The Belfast Borough Police was the police force for Belfast from 1800 to 1865, when it was abolished and replaced by the Royal Irish Constabulary (RIC). Its members, nicknamed the Bulkies, had authority within the Belfast Police District.
A town watch was authorised under several acts of the Parliament of Ireland, the last in 1800, which also established town commissioners for lighting and paving.[n 1] The police and commissioners gained greater powers in 1816 under a local act of the UK Parliament.[n 2] The police area of jurisdiction, whose residents were liable for the police tax to fund the force, was not defined in the 1816 act; at first the police area was taken to be the same as the lighting and paving area, but later it was extended. The parliamentary borough and municipal borough had differing limits again. By the time the force was abolished, its jurisdiction remained confined to County Antrim, excluding Ballymacarrett, the County Down portion of the borough of Belfast. It then had 160 men. The RIC had 70 men stationed in Belfast at the beginning of the August 1864 riots, with 800 reinforcements arriving over the next two weeks.
By the 1800 act, the police commissioners were the thirteen members of the municipal corporation together with twelve town commissioners for lighting and paving. Although the borough sovereign was authorised to act as police magistrate, in 1816 he appointed a substitute at a salary of £200 per annum, which the 1835 municipal corporation commission considered one of several abuses concerning the police. After the Municipal Corporations (Ireland) Act 1840 reformed the corporation, the Belfast Improvement Act 1845 replaced the 1800 and 1816 acts.
Most of the Belfast Borough Police force were Protestants, and many local Roman Catholics regarded it as sectarian. An 1864 commission of inquiry examined the Belfast magistrate and police district, after serious communal rioting that year. The commission noted that most of the senior members of the force were members of the Orange Order and recommended abolishing the force, which was effected by the Constabulary (Ireland) Amendment Act 1865.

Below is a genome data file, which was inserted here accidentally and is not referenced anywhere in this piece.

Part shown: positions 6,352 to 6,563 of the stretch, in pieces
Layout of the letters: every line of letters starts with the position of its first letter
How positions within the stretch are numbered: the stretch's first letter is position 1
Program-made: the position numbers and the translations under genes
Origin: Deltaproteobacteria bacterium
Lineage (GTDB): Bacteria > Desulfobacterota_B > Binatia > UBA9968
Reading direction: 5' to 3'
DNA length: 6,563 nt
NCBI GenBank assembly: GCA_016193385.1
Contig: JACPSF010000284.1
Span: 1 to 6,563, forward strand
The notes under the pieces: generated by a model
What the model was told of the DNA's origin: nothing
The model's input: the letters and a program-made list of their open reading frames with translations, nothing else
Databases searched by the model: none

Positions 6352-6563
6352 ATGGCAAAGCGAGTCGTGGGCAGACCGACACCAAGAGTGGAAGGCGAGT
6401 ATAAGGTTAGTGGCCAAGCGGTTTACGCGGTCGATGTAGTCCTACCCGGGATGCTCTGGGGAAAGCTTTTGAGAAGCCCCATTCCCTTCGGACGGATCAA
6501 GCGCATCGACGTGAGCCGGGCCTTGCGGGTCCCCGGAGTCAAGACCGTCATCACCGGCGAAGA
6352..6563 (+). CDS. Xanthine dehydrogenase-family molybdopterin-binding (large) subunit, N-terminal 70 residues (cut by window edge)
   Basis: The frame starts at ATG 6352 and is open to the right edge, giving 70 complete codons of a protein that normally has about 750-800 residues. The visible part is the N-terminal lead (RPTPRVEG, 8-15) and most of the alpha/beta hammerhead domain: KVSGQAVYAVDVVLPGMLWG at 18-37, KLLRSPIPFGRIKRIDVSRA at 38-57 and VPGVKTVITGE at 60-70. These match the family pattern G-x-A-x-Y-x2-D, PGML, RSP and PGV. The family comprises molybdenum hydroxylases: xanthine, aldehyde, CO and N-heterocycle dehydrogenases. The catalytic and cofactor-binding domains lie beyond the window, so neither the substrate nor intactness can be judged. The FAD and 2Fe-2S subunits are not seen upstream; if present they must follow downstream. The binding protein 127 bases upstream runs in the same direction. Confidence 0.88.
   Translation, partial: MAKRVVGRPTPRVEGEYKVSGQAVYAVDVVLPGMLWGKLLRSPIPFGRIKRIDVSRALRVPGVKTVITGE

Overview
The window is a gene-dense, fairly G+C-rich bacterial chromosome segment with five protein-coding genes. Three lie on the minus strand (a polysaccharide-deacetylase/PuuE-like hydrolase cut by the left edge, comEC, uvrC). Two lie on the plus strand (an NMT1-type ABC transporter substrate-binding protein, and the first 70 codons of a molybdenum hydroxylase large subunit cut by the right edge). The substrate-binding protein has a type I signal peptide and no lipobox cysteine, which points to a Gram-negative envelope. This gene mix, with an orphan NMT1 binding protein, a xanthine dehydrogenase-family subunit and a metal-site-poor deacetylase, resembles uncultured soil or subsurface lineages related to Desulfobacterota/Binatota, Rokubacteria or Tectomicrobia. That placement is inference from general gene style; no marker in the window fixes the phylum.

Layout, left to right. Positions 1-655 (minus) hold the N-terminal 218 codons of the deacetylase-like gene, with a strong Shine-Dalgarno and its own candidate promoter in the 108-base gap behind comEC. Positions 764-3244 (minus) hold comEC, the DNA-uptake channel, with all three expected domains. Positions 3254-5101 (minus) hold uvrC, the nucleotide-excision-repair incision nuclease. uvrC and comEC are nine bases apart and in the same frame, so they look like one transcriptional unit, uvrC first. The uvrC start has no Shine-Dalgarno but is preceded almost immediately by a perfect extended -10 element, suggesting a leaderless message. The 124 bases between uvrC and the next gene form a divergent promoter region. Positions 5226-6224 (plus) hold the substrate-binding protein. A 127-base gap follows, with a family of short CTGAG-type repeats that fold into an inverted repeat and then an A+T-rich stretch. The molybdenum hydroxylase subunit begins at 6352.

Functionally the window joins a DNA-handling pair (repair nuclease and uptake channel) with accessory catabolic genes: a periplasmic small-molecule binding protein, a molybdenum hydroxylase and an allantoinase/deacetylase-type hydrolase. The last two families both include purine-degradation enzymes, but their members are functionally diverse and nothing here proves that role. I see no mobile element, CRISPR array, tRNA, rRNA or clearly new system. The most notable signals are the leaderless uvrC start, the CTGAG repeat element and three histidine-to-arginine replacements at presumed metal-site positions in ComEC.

Commissioners on Municipal Corporations in Ireland (1835). "Borough of Belfast". Appendix to the First Report, part I. Command papers. Vol.27 No.27 118. London: William Clowes for HMSO. pp. 695–733. Retrieved 21 May 2015.
Commissioners of Inquiry into the Magisterial and police jurisdiction arrangements and establishment of the borough of Belfast (1865). Report. Command papers. No.3466 Vol.28 p.1.
Commissioners of Inquiry into the Magisterial and police jurisdiction arrangements and establishment of the borough of Belfast (1865). Minutes and Appendix. Command papers. No.3466 Vol.28 p.27.
Griffin, Brian (1997). The bulkies: police and crime in Belfast, 1800-1865. Irish Academic Press in association with the Irish Legal History Society. ISBN9780716526704.
^Ireland Court of King's Bench; Jebb, Robert; Symes, Arthur R.; Ireland Court of Exchequer Chamber (1840). "1839: Tomb v. Belfast Commissioners". Reports of cases argued and determined in the courts of Queen's Bench and Exchequer Chamber in Ireland: with tables of the names of the cases and the principal matters. Milliken. p. 486. Retrieved 21 May 2015. the 56 Geo. III. c. 57, taken in connexion with the 40 Geo. III. c. 37, of which the fifty-sixth is an explanation and amendment